After historic snowfall over the winter, Utahns are breathing a sigh of relief about the Great Salt Lake. But they’d better not breathe too deeply — it still is blowing an immense amount of dangerous dust pollution along the Wasatch Front.
The lake is at 4,193.4 feet above sea level as of Thursday. That’s about five feet higher than when it bottomed out at an all-time low in November. The lake needs to swell another six feet or so, however, before it reaches an elevation that will allow it to rise and fall, as salty terminal lakes do, without posing a threat to industry, wildlife and public health.
“It doesn’t matter which way the winds are blowing, someone’s being impacted by dust from the Great Salt Lake,” said Derek Mallia, a research assistant professor at the University of Utah’s Department of Atmospheric Sciences.
And while this spring’s runoff has already been substantial, it won’t be enough to stop the dust.
Salt Lake City got blasted during an evening storm Wednesday, as seen on an eerie time-lapse captured by the U.’s MesoWest cameras.
“We had dust being kicked up across the Great Salt Lake,” Mallia said. “It looked like it was probably Farmington Bay, which would make sense since most of that part of the Great Salt Lake is exposed.”
Downdrafts from the storm generated winds clocking in at up to 50 miles per hour near the Salt Lake airport.
“Unfortunately, it’s difficult to estimate how much dust was being kicked up,” Mallia said. “You’d have to run some type of numerical model. But nonetheless, the air quality looked pretty bad.”
Dust pollution is harmful on its own, ravaging the lungs, flaring up asthma and causing inflammation. The lake’s sediment also contains dangerous materials like arsenic and other heavy metals. The impact those pollutants are having on Wasatch Front residents remains unknown.
The lake will need to rise to about 4,200 feet for Farmington Bay to become submerged again.
Dust-generating winds usually happen in the spring and fall, Mallia explained, and they can come from the north and south. When they come from the south and southwest, they blow dust from the dry Sevier Lake into the Salt Lake Valley, while also blowing Great Salt Lake dust into Weber, Davis and Box Elder counties.
When the storms come from the north and northwest, Great Salt Lake dust billows across the Salt Lake Valley. Scientists at the U., including Mallia, have run projections to understand where pollution from these particular storms is the worst. They found it has an outsized impact on the valley’s west side, and Wednesday’s storm fit that pattern.
“Looking at videos, it looked like [dust] deposited over West Valley,” Mallia said, “although it seems the plume started going to the eastern part of the valley as well.”
Salt Lake County’s west side communities already grapple with disproportionate environmental impacts, from mining activities to air pollution. It is a hub of traffic from the airport, idling trains and trucking in the massive warehouse district forming around the Utah Inland Port’s jurisdictional area.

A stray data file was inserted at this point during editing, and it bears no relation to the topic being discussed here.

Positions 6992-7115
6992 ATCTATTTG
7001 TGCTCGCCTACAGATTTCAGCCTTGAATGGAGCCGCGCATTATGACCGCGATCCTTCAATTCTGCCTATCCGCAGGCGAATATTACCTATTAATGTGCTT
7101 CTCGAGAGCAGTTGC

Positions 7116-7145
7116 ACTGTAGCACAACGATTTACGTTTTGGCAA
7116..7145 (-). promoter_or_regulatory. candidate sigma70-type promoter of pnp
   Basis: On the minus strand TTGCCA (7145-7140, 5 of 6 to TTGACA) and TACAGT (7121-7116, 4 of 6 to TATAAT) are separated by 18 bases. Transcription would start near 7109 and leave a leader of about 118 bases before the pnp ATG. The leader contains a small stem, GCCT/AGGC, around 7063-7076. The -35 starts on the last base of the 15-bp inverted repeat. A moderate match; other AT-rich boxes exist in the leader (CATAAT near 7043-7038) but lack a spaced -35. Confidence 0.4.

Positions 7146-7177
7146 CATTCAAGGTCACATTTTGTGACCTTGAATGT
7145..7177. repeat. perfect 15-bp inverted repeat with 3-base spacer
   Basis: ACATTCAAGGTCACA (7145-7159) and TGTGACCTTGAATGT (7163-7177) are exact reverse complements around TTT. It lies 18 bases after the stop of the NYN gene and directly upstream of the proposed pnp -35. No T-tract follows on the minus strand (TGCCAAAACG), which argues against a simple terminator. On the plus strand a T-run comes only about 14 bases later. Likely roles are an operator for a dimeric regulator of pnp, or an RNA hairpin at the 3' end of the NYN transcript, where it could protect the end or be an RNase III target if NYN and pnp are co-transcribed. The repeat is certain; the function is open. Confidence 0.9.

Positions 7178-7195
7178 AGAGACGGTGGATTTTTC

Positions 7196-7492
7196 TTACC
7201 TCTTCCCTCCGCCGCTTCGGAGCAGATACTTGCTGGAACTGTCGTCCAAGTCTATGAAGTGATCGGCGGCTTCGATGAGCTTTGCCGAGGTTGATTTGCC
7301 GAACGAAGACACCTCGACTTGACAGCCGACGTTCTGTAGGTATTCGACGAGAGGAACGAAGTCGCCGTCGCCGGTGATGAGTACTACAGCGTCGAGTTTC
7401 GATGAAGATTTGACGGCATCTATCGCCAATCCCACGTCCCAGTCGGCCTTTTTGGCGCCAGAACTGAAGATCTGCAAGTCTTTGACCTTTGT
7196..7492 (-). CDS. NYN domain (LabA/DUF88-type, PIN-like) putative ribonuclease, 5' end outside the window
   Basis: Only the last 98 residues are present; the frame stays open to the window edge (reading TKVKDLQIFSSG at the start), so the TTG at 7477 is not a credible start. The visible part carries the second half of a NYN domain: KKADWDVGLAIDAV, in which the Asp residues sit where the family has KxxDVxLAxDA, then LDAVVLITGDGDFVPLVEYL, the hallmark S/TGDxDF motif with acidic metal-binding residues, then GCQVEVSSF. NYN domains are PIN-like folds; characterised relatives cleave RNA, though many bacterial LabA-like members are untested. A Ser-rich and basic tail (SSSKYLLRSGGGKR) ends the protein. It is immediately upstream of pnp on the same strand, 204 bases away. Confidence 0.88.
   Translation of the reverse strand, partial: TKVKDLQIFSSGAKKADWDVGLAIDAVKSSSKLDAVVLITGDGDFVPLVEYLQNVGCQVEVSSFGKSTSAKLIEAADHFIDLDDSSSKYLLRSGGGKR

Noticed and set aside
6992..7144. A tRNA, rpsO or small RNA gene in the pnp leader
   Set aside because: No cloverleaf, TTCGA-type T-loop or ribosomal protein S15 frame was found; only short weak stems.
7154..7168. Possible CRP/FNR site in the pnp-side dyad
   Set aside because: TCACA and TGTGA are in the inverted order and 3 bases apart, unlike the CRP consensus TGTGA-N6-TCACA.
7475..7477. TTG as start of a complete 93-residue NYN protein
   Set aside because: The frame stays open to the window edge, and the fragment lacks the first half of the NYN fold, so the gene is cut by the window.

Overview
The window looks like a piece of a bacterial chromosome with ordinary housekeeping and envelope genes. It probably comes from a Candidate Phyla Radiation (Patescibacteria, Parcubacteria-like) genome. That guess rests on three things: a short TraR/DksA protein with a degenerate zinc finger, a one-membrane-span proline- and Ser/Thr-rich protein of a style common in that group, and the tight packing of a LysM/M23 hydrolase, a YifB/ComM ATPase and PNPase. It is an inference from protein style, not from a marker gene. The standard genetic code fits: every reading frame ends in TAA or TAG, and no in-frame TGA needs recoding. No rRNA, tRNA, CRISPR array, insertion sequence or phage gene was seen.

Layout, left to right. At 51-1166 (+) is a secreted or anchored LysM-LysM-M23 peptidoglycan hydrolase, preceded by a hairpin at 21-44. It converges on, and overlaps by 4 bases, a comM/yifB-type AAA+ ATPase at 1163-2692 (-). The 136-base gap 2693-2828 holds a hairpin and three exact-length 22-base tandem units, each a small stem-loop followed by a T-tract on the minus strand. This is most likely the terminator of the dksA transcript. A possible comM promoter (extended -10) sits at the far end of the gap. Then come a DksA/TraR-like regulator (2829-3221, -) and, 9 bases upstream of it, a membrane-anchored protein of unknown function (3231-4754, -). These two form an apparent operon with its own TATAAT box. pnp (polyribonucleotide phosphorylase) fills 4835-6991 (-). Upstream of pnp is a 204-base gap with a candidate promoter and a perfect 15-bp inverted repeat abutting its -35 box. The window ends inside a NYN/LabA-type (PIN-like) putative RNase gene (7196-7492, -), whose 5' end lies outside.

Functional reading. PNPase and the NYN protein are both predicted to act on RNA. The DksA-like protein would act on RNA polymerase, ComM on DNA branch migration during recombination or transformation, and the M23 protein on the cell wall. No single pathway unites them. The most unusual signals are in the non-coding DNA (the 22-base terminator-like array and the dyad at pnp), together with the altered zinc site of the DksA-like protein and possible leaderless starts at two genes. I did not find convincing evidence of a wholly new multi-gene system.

“Long story short, it does seem like there’s an environmental justice issue there for sure,” Mallia said, who is working on a report further exploring his dust projections and their impacts.
The U.S. Environmental Protection Agency is working on an environmental justice study of Salt Lake City’s west side, one of its first such reviews.
State air quality monitoring equipment saw a spike in fine PM 2.5 pollution at 7 p.m. Wednesday, when sensors detected 30 micrograms per cubic meter for a period of about an hour. By comparison, air quality exceeds federal regulatory standards when PM 2.5 hits 35 micrograms, but that’s averaged over a 24-hour period.
“The average over the day was probably not that high,” said Chris Pennell, technical analysis manager for the Utah Division of Air Quality. “I think the visibility was the most concerning thing ... I personally was driving at 7 o’clock.”
Still, dust pollution is typically measured by the coarser PM 10 particulate, which the state isn’t as well-equipped to track. And those larger particles are likely what contain harmful heavy metals, Pennell said.
“What we’re trying to do right now is figure out exactly what kind of toxic compounds are in PM 10 and create a database we can share with other researchers,” he said. “This obviously is an area of concern, and we share that concern.”
This last session, Utah lawmakers set aside $232,000 in one-time funds and $44,000 ongoing to help state regulators track dust blowing off the lake, along with the dangers it contains.
DAQ scientists like Pennell are studying wind patterns to understand where to place instruments around the Great Salt Lake and better capture its blowing exposed lakebed.
“We don’t establish health standards here at DAQ, we monitor data,” Pennell said. “So what we’re trying to do here is monitor data, so health implications can be established further down the road.”